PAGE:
Don’t Let That Lump Sum Fool You
By: Victor H. Hicks II, CFP®, AIF®
Owner, Managing Principal
Lumin Financial, LLC
An Independent Registered Investment Adviser
Whether you look at New Year’s Day as a fresh start or as just another day, it’s as good a time as any to look at where you are and where you’re headed. One place you’re probably headed, at some point, is retirement!
Ideally, you will have significant retirement assets when you’re ready to retire. But don’t be misled by a big lump sum. That money has to last throughout your retirement, and that could be many years.
Not Your Grandparents’ Retirement
You may be retired considerably longer than your grandparents were. The average life expectancy for a newborn baby in the U.S. at the beginning of the 20th century was 47.3 years.1 The projected average life expectancy for babies born in 2014 is 78.8 years,2 an increase of more than 30 years.
Good News and Not-so-Good News
A long retirement is great . . . as long as the money doesn’t run out. Even a generous lump sum shrinks when you divide it up into annual amounts. For example, without adjusting for any investment earnings or income taxes payable, a lump sum of $400,000 equals just $20,000 a year for 20 years. This very rough calculation highlights how important it is to look at your invested assets in terms of the annual amount you could potentially withdraw from them.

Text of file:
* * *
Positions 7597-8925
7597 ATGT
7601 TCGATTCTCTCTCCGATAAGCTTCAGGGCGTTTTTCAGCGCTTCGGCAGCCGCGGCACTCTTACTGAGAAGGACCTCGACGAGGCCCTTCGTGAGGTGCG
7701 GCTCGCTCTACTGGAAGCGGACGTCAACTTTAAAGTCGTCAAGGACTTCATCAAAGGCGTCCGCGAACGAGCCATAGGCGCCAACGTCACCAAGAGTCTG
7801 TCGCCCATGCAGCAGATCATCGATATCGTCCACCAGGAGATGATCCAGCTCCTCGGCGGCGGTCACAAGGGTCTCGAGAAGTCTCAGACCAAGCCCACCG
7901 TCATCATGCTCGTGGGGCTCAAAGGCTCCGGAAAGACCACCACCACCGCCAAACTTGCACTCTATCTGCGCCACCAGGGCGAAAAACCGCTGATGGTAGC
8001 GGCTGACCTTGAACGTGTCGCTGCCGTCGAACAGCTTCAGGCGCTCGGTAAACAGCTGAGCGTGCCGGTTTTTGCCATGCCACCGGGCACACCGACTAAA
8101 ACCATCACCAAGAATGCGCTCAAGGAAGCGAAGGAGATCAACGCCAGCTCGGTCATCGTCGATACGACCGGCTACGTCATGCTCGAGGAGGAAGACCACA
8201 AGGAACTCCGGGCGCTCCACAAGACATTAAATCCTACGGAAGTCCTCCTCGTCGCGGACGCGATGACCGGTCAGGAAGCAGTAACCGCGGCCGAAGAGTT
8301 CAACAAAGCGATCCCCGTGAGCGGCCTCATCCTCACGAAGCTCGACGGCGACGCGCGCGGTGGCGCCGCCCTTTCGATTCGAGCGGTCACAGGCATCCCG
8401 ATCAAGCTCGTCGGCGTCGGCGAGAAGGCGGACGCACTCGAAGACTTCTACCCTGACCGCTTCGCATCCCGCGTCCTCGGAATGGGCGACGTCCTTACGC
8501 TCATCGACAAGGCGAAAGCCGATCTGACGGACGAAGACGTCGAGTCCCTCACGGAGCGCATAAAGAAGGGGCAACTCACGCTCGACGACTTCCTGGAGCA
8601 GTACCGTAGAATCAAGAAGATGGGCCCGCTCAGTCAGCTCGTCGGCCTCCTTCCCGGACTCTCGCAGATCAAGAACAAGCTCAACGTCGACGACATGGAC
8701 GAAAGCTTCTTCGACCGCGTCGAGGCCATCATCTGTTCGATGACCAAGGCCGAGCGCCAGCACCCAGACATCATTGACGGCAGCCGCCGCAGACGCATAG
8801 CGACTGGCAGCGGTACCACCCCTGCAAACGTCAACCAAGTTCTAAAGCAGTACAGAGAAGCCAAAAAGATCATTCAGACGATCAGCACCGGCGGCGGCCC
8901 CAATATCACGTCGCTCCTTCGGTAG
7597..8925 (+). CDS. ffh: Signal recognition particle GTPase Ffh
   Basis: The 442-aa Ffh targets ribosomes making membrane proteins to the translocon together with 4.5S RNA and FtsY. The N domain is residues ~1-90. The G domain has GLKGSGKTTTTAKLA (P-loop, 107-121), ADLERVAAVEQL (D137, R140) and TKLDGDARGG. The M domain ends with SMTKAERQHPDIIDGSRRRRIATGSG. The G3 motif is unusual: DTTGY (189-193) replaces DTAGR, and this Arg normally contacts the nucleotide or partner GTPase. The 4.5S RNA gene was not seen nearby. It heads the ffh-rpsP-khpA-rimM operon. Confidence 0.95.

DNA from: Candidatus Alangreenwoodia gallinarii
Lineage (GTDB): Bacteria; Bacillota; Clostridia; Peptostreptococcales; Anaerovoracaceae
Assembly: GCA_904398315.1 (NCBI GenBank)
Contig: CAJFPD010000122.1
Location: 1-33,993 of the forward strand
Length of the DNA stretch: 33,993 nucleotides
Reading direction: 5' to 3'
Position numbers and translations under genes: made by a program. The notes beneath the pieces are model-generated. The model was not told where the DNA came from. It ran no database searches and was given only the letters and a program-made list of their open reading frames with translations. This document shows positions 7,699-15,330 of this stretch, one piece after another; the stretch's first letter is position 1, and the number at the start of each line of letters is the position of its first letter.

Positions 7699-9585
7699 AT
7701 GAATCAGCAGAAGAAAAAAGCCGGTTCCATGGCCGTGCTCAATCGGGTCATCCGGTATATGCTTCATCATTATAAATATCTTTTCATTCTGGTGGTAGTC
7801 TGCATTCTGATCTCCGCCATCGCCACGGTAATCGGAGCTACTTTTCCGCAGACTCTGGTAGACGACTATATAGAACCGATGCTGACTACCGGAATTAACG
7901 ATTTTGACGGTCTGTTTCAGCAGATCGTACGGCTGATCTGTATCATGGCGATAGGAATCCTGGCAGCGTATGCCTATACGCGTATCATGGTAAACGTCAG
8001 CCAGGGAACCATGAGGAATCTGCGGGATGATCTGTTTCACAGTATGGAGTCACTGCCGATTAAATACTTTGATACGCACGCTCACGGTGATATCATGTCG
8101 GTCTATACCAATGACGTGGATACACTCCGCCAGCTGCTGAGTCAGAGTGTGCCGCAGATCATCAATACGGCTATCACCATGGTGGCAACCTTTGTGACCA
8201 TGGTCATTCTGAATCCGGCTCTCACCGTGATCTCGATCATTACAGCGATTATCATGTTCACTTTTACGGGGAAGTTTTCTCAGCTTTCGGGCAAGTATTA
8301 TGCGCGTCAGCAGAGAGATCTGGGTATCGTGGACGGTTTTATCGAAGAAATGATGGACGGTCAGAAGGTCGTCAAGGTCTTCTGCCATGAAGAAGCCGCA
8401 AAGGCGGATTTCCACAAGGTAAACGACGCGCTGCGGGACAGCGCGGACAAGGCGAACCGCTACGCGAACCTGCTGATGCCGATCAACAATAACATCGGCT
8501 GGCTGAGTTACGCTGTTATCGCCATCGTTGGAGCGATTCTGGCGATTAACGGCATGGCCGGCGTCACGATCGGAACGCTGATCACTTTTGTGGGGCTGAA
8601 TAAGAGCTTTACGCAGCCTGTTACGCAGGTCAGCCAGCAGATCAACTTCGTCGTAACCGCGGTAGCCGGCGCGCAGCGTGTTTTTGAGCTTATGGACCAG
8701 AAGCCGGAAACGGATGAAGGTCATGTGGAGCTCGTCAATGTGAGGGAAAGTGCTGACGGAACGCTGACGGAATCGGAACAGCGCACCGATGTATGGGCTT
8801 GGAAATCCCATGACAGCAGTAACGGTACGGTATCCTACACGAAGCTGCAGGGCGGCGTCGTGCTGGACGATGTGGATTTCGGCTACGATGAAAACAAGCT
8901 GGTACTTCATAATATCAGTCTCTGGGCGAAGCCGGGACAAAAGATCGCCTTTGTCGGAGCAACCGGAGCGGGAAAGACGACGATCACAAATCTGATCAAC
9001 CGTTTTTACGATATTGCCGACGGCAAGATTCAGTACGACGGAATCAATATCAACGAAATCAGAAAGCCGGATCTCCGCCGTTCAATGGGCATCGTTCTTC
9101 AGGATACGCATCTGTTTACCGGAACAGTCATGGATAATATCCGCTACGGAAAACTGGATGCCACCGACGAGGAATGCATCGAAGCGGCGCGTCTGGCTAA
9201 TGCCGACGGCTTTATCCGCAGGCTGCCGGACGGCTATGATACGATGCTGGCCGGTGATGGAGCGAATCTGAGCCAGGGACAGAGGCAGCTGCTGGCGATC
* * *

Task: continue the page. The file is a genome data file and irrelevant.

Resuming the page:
Help From Other Places
You will probably receive some retirement income from Social Security. But remember that Social Security was never designed to cover the bulk of your retirement living expenses. It’s best to view it as supplemental income. And benefit formulas and age requirements could change in the future.
Pensions used to be a second major source of retirement income. However, things have changed and pension plans are becoming fairly rare. Instead, the benefits that many of today’s retirement plans provide are determined by the amount you have in your account — that big lump sum.
You Can Do It
How should you tackle building your retirement assets? Estimate how much income you’re going to need and set a realistic goal. Choose a mix of investments that can help you reach your goal, considering the amount of time you have to invest and your risk tolerance. And just keep working at it.
If you have any questions about supplemental income or taking a lump sum, please contact a Lumin Financial advisor today.
Disclosure: Information presented is for educational purposes only and does not intend to make an offer or solicitation for the sale or purchase of any specific investment, or investment strategy. Investments involve risk and are not guaranteed. Information has been gathered from sources believed to be reliable, but cannot be represented as accurate or complete. Before investing, you should consult your investment, tax, or legal advisor.
1 Health, United States, 2014, National Center for Health Statistics
2 Centers for Disease Control and Prevention, NCHS Data Brief No. 229, December 2015